3. Polyurethane adhesive, also known as general construction adhesive.

Polyurethane adhesive entered the US market before 1994, when Gorilla Glue began selling polyurethane adhesive. (For many Americans, Gorilla glue is more familiar to polyurethane than its chemical name. Over the past two decades, it has become one of the most common construction adhesives contractors rely on for a variety of jobs. Popular brands include Titebond and Loctite.Similar cyanoacrylate adhesives, polyurethane adhesives for curingIt requires a chemical reaction that is initiated by moisture.If you bond concrete to wood, there is no problem: there is moisture in concrete, there is moisture in wood. materials are not porous, additional moisture is required. Jordan recommends simply using a small watering can to dampen one side of the joint, then apply glue to the other side and seal them tightly.

When to Use Polyurethane Adhesive

While using polyurethane as an adhesive is not particularly difficult (although it can be messier than some other adhesives), you first need to understand its pros and cons compared to wood glue, epoxies, and other options. • Connect dissimilar materials. Polyurethane adhesives are truly versatile products that can be used to bond a wide variety of building materials: wood, glass, concrete, metal, carpet, etc. If you are bonding two non-porous materials (such as metal to metal), be sure to dampen the surfaces before gluing them. • Outdoor projects. Polyurethane adhesive is water resistant, making it a good outdoor adhesive. (although they do not withstand immersion in water for long periods of time.• When you need to paint. While some conventional adhesives may be degraded by painting, polyurethane can be painted after it has cured. • When you work a little faster Although a clamp is recommended, polyurethane usually has a shorter setting time than epoxy.

4. Epoxy

Very versatile, durable and extremely heat resistant, epoxy adhesives can be used in almost any situation where you need to bond two materials, such as gluing subfloors, gluing parts to larger structures, or reinforcing fasteners.

Epoxy adhesives can be used on a variety of materials: wood, metal, plastic, masonry, etc. Epoxy adhesives come in two main types: one-component (or thermoset) and two-component epoxy resins. One-part epoxies cure faster, although they are generally not as strong as two-part epoxies.

• Heat-curing epoxies have a wide range of industrial applications, but are not commonly used in general construction because of the high temperature requirements for their curing - even those that react at the lowest heat levels. Exposure to temperatures of at least 200 degrees Fahrenheit is required. • Two-component epoxy resins consist of two components that must be combined in order for a chemical reaction to occur. When resin (commonly referred to as "steel") is mixed with a hardener, the result changes from a viscous liquid to a putty within 24 hours and eventually to a fully cured and hardened material. Like their thermoset counterparts, two-component epoxy resins areare widely used in the automotive, aerospace and other industries, especially in shipbuilding. They are also used in architectural projects where applications include bonding countertops to substrates, attaching concrete elements to other concrete, stone or metal elements, and securing moldings in place.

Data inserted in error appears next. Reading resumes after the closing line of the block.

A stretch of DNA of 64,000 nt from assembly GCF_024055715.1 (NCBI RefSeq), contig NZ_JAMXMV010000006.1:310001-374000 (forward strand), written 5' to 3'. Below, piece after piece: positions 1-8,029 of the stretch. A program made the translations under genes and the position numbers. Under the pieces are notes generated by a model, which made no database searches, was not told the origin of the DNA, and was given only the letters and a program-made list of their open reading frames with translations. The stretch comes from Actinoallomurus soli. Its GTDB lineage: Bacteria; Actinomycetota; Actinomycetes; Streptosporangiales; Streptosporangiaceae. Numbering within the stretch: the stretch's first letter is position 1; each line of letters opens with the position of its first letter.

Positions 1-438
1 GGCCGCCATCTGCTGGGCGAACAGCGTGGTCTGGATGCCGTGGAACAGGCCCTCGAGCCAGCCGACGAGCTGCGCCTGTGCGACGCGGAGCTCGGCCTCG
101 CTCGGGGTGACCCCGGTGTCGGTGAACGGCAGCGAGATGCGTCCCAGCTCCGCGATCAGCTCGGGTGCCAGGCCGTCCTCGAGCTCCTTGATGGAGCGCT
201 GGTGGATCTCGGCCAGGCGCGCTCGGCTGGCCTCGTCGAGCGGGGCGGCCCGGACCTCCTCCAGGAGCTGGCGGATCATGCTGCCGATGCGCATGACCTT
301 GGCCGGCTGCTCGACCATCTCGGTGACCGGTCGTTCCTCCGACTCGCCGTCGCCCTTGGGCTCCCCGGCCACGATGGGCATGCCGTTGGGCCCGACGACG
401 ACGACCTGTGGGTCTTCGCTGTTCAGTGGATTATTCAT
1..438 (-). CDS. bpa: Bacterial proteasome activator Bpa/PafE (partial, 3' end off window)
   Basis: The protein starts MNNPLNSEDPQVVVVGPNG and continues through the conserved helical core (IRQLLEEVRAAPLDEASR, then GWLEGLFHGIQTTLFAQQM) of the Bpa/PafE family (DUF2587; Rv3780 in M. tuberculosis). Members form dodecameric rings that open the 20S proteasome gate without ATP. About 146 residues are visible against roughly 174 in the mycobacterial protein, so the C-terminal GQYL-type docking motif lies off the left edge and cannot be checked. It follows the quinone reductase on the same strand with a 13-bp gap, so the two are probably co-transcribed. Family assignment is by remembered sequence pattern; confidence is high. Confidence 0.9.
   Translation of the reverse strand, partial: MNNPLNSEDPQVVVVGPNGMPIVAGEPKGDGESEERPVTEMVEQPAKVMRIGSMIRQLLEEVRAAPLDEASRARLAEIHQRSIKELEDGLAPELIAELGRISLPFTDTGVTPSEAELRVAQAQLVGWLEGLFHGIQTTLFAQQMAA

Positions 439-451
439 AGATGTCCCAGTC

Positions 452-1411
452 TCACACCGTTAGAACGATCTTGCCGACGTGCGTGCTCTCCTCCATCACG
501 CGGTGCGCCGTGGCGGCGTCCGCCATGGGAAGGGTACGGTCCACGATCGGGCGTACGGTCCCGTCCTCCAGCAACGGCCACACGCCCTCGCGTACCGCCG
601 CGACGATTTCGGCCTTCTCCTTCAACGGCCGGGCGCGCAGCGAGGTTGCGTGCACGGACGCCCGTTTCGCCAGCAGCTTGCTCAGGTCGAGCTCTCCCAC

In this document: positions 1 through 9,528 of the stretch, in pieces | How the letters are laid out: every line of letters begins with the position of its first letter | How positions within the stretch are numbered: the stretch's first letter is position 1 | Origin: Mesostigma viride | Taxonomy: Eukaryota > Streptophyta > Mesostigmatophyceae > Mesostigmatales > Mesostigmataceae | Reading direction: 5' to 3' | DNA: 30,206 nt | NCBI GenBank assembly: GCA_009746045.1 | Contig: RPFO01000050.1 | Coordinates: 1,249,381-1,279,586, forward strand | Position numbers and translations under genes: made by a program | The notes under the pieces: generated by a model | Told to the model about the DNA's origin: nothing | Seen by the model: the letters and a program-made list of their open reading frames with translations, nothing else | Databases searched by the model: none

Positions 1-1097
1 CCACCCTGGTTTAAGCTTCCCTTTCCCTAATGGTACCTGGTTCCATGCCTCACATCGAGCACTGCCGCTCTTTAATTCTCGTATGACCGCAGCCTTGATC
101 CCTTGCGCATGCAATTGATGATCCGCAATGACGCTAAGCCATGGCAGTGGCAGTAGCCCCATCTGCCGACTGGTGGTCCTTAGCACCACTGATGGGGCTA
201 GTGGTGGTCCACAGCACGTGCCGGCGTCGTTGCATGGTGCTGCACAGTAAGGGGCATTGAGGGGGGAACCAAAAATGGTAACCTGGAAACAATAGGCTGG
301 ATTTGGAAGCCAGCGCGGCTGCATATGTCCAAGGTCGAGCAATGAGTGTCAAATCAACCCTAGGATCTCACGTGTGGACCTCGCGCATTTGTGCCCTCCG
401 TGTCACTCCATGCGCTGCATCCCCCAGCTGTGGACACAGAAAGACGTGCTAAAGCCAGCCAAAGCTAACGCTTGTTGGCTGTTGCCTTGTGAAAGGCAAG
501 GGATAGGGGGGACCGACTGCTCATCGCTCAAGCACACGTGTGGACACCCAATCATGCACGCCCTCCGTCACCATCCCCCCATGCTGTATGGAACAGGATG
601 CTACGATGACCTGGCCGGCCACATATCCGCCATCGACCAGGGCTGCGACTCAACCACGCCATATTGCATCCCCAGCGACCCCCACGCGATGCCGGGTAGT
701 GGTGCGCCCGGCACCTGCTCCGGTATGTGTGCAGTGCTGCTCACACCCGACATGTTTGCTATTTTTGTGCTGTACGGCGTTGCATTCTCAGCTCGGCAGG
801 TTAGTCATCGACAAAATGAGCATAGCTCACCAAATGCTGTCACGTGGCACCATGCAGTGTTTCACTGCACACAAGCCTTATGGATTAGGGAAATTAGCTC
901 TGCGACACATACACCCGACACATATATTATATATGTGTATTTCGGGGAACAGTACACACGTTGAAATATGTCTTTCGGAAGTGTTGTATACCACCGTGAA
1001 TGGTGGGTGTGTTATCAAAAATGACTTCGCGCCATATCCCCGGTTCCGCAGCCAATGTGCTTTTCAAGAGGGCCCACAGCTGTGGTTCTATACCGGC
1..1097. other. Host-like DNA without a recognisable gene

When to use epoxy adhesives:

Two-component epoxies are commonly used in architectural projects where joining countertops to substrates, bonding concrete elements to other concrete, stone or metal elements, and fixing decorative moldings in place. • When strength is everything: Epoxy's polymeric structure creates a remarkably strong bond that is water resistant and able to withstand high temperatures. • Bonding dissimilar materials: epoxies can bond a variety of materials, while other common adhesives are of more limited use. Polyvinyl acetate adhesives, for example, require porous surfaces, while epoxies are more flexible.

5. Glue for needlework

There are several different types of glue that are suitable for small jobs around the house. Aerosol glue, fabric glue, pressure sensitive glue (usually packaged in sheets or dots) and hot glue (pumped through a glue gun) are suitable for lightweight substrates such as paper, plastic, foam, felt, etc. Although they may being cousins ​​to the adhesives listed above - fabric adhesive, for example, is usually a type of PVA - they lack the strength of construction adhesives and should therefore be used for crafts rather than construction.

Market prices for different types of glue